Unless You Live in This City, Chances Are You Can’t Really Afford a New Car

Millennials catch a lot of flak for things. From think pieces to disapproving parents, the newest generation of adults gets criticized a lot. Millennials don’t buy houses in suburbs like baby boomers did. They don’t have as many children. They don’t buy as many cars. These trends might sound like the beginnings of a major cultural shift. But there also could be a simpler reason: These choices are becoming increasingly expensive.

As of 2015, the median income for households of 25- to 34-year-olds was around $55,000. In May 2017, the average price for a new car was $33,261, according to Kelley Blue Book. For most younger buyers, that’s a prohibitively large chunk of change. Add to it the fact that there’s been a generational shift back to cities. And once you factor in high rent, cost of living, and exorbitant insurance rates, any car becomes a luxury.

The rule of thumb for buying a new car is the 20-4-10 rule: Put 20% down on the price, never agree to a car loan longer than four years, and make sure your annual payments don’t exceed 10% of your annual income. As sensible as that sounds, that’s becoming a tall order for more and more Americans. Triangulating insurance data from The Zebra, sales tax figures from TaxJar, and information from the most recent Census, Bankrate factored how much new car the average urban American can afford. Shockingly, every major city but one falls short. 

10. Portland, Oregon

Portland cityscape

A view of Portland | iStock.com

Portland is a breathtaking, vibrant, and proudly unique city. And with its rainy weather, it’s a haven for all-wheel drive cars, such as Subarus. But there are plenty of older cars in this Northwestern city, too, and that’s probably no accident: The average Portlander can afford a $23,208.91 car. That falls 30.22% short of the average price of a new car.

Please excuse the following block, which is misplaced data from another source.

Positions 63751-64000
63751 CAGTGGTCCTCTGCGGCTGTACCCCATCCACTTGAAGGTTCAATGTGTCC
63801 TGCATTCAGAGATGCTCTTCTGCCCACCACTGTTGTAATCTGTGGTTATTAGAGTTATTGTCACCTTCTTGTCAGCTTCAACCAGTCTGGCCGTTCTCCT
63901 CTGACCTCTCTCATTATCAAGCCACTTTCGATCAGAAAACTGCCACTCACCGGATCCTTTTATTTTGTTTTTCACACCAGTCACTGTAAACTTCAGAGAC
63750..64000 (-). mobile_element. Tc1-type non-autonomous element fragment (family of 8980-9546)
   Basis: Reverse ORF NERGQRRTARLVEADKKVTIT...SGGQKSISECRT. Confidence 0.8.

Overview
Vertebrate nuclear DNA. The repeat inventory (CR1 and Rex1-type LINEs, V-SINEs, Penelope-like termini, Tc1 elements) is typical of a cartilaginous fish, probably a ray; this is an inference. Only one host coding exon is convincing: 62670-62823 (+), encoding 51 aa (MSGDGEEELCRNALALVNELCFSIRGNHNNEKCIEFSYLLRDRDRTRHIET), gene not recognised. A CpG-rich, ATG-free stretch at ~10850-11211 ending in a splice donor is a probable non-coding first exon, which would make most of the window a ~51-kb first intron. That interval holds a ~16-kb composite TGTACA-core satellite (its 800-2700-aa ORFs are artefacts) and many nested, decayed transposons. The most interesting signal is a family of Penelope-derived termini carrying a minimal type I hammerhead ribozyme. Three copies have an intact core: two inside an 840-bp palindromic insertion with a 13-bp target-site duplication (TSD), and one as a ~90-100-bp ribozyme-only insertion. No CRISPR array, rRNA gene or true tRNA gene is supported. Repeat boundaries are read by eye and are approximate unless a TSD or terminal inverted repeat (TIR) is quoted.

Next: This big league town falls far short. 

9. Chicago

Downtown Chicago

Downtown Chicago | Saul Loeb/AFP/Getty Images

The Windy City may be home to the Bulls, Blackhawks, Bears, and Cubs, but the average Chicagoan just can’t afford a new car. With a median car budget of $23,386.08, these Midwesterners fall a full 29.69% short when it comes to the average price of a new car.

Next: The weather may be paradise, but most residents will have to stick to used cars. 

8. San Diego

Nighttime in San Diego

Nighttime in San Diego | iStock.com

San Diego is home to beautiful weather, sweeping ocean views, and wonderful Mediterranean-style roads just outside the city limits. But most San Diegans can’t afford an average new car. With a median car budget of $23,439.74, they would fall 29.53% short of that average sticker price.

Next: A mile high and more than a few dollars short

7. Denver

Denver skyline

Denver | Kevork Djansezian/Getty Images

The good news is the dry elevation of the Mile High City keeps a lot of rust at bay, which allows people to hold onto their cars longer. The bad news is the average Denver resident is just better off holding on to their used car. An affordable price for a new car here is $24,485.39, about 26.38% short of the average new car price.